Christopher Oram’s set, warmly lit by Neil Austin, recreates Rothko’s studio: cavernous and concrete-walled, spattered and practical, complete with the pulleys the artist used to manoeuvre his large canvases into place.

Logan’s play is undoubtedly a polished piece, composed with care; but while it’s neither as cumbersome as Timberlake Wertenbaker’s recent The Line (a play about Edgar Degas and Suzanne Valadon), nor as overwrought as Dea Loher’s Land Without Words, which also channelled Rothko, it’s just too neat a package - it’s an essay on art given flesh and voice, but though Molina and Redmayne do much to counter this, the play leaves the heart and the gut largely untroubled.

Reviewed for musicOMH

Friday, December 11, 2009

1984 at BAC

Though the creative use of puppetry is what theatre company Blind Summit is known for, puppets don’t dominate their new production of 1984 – they don’t need to. In George Orwell’s terrifying vision of life in a totalitarian state, every aspect of life is subject to control.

The company’s previous work includes the Charles Bukowski influenced Low Life and they also provided the puppets for Anthony Minghella’s Madam Butterfly, but here the puppets are only part of the fabric of a witty, sinister production.

A neat framing device sees the story of the thought criminal Winston Smith and ‘his whore’ Julia being performed by a travelling community theatre group as a lesson on what happens when you defy Big Brother. Winston is a worker in the Ministry of Truth, where he spends his days rewriting old news reports in order to bolster Big Brother’s omnipotence and erase the very existence of dissenters. He has been harbouring doubts about the regime for some time and embarks on a furtive relationship with the similarly disillusioned Julia. When they are together, they are human – living, loving individuals – not simply cogs in a vast grinding machine (it is fitting that the production visually references King Vidor’s The Crowd).

Winston and Julia rent a shabby room in the Prole District, where they believe they will be safe from prying eyes, at least in the short term, but Big Brother sees everything and it is with a degree of inevitability that Winston finds himself facing the harrowing prospect of Room 101 in the Ministry of Love.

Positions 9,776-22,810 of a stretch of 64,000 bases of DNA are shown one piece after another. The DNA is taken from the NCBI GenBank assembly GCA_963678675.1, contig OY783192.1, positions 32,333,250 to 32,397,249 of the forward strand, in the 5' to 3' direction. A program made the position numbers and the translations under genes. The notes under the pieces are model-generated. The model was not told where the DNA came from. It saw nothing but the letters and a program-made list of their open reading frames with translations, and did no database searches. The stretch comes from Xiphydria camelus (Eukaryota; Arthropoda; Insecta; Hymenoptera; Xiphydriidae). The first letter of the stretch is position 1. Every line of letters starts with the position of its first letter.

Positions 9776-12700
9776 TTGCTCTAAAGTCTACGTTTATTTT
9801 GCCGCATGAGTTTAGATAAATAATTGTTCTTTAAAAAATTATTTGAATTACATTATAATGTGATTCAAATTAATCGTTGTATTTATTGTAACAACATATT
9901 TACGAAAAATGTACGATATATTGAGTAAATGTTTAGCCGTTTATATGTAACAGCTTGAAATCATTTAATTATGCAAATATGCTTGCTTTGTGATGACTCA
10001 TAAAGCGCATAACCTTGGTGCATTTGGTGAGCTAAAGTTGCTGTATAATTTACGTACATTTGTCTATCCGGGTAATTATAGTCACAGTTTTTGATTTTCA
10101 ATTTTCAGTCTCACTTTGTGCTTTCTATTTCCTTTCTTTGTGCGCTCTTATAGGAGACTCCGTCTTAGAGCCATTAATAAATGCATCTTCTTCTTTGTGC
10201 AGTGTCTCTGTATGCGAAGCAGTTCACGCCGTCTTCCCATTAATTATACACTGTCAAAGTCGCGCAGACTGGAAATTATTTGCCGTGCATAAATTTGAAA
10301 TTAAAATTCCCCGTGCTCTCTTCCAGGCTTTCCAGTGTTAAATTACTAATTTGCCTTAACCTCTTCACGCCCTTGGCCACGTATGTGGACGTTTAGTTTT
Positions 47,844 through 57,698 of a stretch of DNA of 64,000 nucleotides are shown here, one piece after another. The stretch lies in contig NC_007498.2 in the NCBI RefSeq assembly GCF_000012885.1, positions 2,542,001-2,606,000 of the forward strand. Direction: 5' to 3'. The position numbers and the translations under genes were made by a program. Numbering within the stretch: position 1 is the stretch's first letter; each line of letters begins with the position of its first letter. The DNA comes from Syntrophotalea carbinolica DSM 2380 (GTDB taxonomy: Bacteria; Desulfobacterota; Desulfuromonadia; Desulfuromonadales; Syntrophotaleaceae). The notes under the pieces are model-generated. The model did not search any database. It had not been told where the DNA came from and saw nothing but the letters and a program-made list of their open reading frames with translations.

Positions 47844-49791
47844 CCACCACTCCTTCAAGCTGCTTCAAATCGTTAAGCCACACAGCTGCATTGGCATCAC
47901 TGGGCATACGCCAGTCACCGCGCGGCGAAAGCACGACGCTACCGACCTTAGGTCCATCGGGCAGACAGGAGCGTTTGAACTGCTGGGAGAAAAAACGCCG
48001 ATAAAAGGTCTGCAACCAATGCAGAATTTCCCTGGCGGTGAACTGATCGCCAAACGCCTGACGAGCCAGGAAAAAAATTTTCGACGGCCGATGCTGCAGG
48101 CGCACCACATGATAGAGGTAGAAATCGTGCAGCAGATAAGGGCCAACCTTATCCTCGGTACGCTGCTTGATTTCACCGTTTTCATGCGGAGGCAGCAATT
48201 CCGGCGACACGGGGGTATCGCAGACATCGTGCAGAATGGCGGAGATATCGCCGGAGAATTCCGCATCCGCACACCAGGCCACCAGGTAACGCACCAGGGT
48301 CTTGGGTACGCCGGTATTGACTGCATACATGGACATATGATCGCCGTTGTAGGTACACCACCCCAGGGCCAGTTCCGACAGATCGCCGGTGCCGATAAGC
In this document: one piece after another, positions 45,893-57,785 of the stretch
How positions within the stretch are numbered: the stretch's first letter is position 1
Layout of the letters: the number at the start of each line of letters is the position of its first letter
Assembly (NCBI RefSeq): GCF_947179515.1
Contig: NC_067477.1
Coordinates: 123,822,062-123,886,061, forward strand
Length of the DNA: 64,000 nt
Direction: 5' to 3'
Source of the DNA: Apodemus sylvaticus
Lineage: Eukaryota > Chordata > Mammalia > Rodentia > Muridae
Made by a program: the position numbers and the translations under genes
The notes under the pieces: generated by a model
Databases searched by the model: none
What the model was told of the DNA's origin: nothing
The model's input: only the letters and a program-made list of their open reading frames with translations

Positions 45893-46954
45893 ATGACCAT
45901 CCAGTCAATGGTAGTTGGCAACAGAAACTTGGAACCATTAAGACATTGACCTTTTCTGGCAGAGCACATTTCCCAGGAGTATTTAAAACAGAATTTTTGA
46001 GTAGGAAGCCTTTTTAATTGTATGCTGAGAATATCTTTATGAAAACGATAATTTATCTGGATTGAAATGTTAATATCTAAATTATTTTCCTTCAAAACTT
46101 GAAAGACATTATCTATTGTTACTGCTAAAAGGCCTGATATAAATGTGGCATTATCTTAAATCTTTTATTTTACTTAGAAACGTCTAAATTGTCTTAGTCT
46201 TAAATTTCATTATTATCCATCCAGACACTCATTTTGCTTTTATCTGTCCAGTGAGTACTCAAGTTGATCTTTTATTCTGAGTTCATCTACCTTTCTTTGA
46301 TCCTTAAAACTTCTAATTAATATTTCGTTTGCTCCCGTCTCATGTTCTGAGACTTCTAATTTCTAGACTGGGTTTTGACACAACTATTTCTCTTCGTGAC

Mark Down’s production draws out the comedy of the situation, something that was admittedly not particular evident in Orwell’s text, and enthuses every scene with visual ingenuity. There are some wonderful executed moments and a scattering of chairs and some pieces of cardboard are all that’s required to recreate the various scenes of the novel. A particular highlight is the staging of the rebel text The Theory and Practice of Oligarchical Collectivism using a white bed sheet and some cardboard signs; it’s a fast, funny and very inventive scene. And of course there are the puppets, simple yet emotive things. There are puppet birds and bunnies and a spindly child threatened by falling bombs. These are stringless puppets, each limb manipulated by a performer and the connotations of this within the context of the narrative are clear (though the company spell things out for those not paying attention).

The ensemble cast work well together and Simon Scardifield, as Winston, and Julia Innocenti, as Julia, convey a strong sense of being normal people in an abnormal world. The balance falters a little towards the end and, perhaps as a result of the framing device, the final scenes of torture suffer from being too stylized – the full horror of Orwell’s denouement is diluted.